Just a few weeks ago I wrote that augmented reality (AR) had yet to prove itself. It’s a neat idea, and we’ve seen so many concepts that look great in theory but have yet to be realized, or the all too familiar app which gives you a HUD when you hold your phone up that shows you where different points of interest are around you — these always turn out to be ultimately useless and nothing more than gimmicks.

But, that doesn’t mean that AR isn’t promising. In fact, I just saw perhaps one of the coolest real applications of augmented reality that I’ve seen to date. Have a look at this incredible AR sandbox that overlays topographical maps onto the sand, and even simulates liquids:

[youtube http://www.youtube.com/watch?v=j9JXtTj0mzE]

This incredibly fun looking experience is powered by a Kinect, a projector, and a computer (with an Nvidia Geforce 580 GPU). The range-finding sensor in the Kinect is responsible for establishing the depth of the sand. That information is fed to the computer which translates it into color-coded topography which is then sent to the projector. Water can be added with a gesture and is simulated in real time using the depth data to create a 3D environment for the water to flow through.

This awesome demonstration was put together by folks from the UC Davis W.M. Keck Center for Active Visualization in the Earth Sciences. They say that augmented reality sandboxes like these will be set up in museums as hands-on exhibits. Detailed technical information about the project can be found here.

This is exactly what AR needs to catch on — ground-up uses rather than novelties or tack-ons. There is immense potential in this sort of real/digital information mashup. Everything from practical, entertainment, and educational uses can be extrapolated from this video. The sad part is that — as with most AR/VR usage that we see today — this was hacked together using off-the-shelf equipment. Any big company could step in and launch a product today that makes this sort of augmented reality experience accessible to everyone, and truly takes advantage of the technology, but so far none have stepped up to the plate.

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Do they not see the potential in this sort of transformative and visceral experience? Finding ways to interact with digital information in a natural way, rather than through unintuitive interfaces like keyboards and mice, is going to be a rapidly rising priority over the next 10 years. The tools are here folks, we just need someone to take them seriously and offer them in a consumer-friendly package if we want them to take off.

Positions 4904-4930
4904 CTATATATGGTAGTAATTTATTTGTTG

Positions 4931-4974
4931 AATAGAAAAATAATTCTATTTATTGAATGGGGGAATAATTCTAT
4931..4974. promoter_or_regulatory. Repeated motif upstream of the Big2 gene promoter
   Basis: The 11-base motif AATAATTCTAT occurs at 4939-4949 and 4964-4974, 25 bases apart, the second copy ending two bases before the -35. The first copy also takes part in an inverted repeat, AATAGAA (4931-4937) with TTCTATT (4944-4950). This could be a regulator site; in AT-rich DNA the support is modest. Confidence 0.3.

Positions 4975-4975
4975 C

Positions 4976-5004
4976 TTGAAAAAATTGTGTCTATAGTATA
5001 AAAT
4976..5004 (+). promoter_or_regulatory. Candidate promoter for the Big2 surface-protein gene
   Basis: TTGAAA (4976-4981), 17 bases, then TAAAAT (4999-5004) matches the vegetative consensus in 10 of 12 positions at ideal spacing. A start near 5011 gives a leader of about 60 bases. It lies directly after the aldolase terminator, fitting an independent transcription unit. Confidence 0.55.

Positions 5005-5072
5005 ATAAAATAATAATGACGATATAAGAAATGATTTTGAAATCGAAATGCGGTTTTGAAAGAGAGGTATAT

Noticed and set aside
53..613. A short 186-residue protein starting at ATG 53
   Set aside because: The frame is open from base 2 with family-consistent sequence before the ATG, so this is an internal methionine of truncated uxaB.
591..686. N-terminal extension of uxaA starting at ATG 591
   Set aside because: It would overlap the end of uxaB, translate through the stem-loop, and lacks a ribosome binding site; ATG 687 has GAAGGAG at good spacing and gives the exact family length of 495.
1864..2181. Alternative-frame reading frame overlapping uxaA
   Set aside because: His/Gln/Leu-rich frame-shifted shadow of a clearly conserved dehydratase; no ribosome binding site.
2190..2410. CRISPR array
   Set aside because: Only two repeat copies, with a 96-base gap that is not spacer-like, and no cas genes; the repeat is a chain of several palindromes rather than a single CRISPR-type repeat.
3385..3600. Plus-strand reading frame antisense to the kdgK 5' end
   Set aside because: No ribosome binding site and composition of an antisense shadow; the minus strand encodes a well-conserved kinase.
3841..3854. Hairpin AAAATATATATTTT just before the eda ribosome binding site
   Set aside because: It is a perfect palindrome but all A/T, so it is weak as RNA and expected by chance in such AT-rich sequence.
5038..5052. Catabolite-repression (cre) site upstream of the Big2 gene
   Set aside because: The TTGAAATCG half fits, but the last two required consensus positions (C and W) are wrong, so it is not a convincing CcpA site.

If you’ve been following carefully, you know that I write this blog mostly with a focus on VR and AR applications for gaming — that’s where we’ll see them in the immediate future — and so I can’t end this article without mentioning how incredibly awesome it would be to take the above setup and create an augmented reality version of the game From Dust. Just spend a few minutes watching this gameplay video if you’ve never played it, and with just a little bit of imagination, I think you’ll see how amazing it could be!

And if the first video of the augmented reality sandbox didn’t intrique, here’s even more ‘gameplay’:

[youtube http://www.youtube.com/watch?v=d_ZHsgKjNNk]

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Ben is the world's most senior professional analyst solely dedicated to the XR industry, having founded Road to VR in 2011—a year before the Oculus Kickstarter sparked a resurgence that led to the modern XR landscape. He has authored more than 3,000 articles chronicling the evolution of the XR industry over more than a decade. With that unique perspective, Ben has been consistently recognized as one of the most influential voices in XR, giving keynotes and joining panel and podcast discussions at key industry events. He is a self-described "journalist and analyst, not evangelist."
  • The website for the entire project (which includes the sandbox) is at lakeviz.org (shameless plug since I’m on the education side of the project)

    • Thanks, Frank! So is Lakeviz a UC Davis project, or is the Keck Center one of several collaboraters on Lake Viz?

      • More precisely, it’s an informal science education grant (by the National Science Foundation). It’s a lake viz collaborative network. UC Davis Keck Caves do the technical stuff (AR and VR), UC Davis Tahoe Environment Research Center provides content knowledge, Lawrence Hall of Science provides education expertise along with ECHO Lakes and Science Center. LHS will also create a more extensive website and HTML5 interactives.